The legal and accounting status of finance leases created some interesting structural challenges for EPT3. Under a finance lease, the rights and benefits of ownership transfer to the end-user as soon as the lease is written (there is no transfer of ownership under a CHP contract until all lease payments and the residual have been paid).

This means that the beneficiaries of a finance lease are liable to pay income tax on the income they receive, although they can offset the liability with deductible expenses. From a credit ratings perspective, the potential for tax liabilities to be insufficiently covered by deductible expenses was a problem. Macquarie said it had solved it by making the trust the beneficiary of all income from the finance leases.

Wide-ranging business tax reforms will render the solution inoperable in two years, however, when a new "single entity regime", which effectively taxes trusts as companies, is introduced. By that time, however, the trust is expected to be in a tax-loss position, with investors suitably protected from any tax liability. This is understood to be a key element underpinning Standard & Poor's triple-A rating for the senior notes.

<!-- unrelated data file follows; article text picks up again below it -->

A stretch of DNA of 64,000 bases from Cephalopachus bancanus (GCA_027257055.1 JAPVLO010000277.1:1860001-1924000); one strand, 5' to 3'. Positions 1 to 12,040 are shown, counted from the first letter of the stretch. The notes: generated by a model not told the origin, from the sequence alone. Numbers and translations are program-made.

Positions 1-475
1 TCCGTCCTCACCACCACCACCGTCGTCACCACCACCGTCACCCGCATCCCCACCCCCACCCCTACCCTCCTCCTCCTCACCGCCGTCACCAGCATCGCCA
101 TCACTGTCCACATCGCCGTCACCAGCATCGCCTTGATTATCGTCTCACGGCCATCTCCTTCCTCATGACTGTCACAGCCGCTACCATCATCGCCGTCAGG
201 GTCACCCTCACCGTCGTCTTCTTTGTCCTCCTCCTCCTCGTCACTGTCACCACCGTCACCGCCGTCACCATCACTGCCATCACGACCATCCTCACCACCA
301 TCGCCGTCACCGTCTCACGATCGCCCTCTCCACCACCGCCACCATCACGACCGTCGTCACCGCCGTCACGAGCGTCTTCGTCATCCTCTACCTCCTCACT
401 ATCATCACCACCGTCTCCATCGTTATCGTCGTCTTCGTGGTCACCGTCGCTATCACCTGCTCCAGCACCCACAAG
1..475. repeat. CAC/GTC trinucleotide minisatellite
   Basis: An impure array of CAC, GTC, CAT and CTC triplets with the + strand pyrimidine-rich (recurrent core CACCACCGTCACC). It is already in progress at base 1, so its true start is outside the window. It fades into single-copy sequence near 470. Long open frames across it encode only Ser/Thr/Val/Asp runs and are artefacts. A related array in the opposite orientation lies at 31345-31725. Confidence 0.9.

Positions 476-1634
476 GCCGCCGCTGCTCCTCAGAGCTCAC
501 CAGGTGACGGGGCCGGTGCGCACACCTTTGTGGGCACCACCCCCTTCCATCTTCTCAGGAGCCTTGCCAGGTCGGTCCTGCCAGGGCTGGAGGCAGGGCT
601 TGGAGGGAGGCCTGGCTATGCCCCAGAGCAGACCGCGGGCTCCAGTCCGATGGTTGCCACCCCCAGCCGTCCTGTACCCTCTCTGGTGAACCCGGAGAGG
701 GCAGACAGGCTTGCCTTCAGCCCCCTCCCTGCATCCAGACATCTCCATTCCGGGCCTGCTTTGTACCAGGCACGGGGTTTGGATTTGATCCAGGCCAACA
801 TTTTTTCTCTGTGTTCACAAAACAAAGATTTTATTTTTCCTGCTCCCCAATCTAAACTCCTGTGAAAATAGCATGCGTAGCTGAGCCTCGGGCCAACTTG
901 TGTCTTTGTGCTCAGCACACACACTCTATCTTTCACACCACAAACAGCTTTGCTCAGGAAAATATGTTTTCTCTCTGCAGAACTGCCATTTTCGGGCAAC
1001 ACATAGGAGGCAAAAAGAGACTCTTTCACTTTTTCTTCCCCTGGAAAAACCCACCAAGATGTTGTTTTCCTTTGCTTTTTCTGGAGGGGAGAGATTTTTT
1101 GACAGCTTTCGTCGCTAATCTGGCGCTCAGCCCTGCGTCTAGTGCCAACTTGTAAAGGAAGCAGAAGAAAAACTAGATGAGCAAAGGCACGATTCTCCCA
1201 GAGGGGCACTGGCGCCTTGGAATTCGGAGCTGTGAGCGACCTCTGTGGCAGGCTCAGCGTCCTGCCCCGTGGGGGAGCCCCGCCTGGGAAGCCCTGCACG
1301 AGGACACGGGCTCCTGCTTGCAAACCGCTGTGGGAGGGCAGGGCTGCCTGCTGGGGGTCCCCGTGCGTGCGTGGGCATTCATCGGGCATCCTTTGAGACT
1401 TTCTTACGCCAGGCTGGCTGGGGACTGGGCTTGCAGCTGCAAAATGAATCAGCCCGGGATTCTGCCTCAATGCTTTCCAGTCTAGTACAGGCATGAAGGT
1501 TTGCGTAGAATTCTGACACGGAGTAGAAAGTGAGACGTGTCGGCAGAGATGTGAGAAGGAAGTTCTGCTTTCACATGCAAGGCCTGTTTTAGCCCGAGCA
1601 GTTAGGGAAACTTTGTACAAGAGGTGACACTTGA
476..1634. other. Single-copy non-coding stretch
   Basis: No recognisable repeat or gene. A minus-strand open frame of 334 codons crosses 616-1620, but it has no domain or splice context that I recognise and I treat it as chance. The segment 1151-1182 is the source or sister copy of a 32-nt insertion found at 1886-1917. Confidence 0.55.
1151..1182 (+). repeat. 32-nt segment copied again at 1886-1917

The A$297 million deal consisted of A$155 million of Class A1 senior notes with a legal final maturity of one year and an expected average life of 0.47 years; A$112 million of Class A2 senior notes (three and 1.56 years), and A$25 million of Class A3 senior notes (5.5 and 2.64 years).

The transaction also included A$5 million of subordinated Class B notes rated single-A (5.5 and 2.67 years) and an A$8 million seller note. The senior and subordinated tranches were priced at 17, 29, 38 and 80 basis points over the 30-day bank bill swap rate respectively.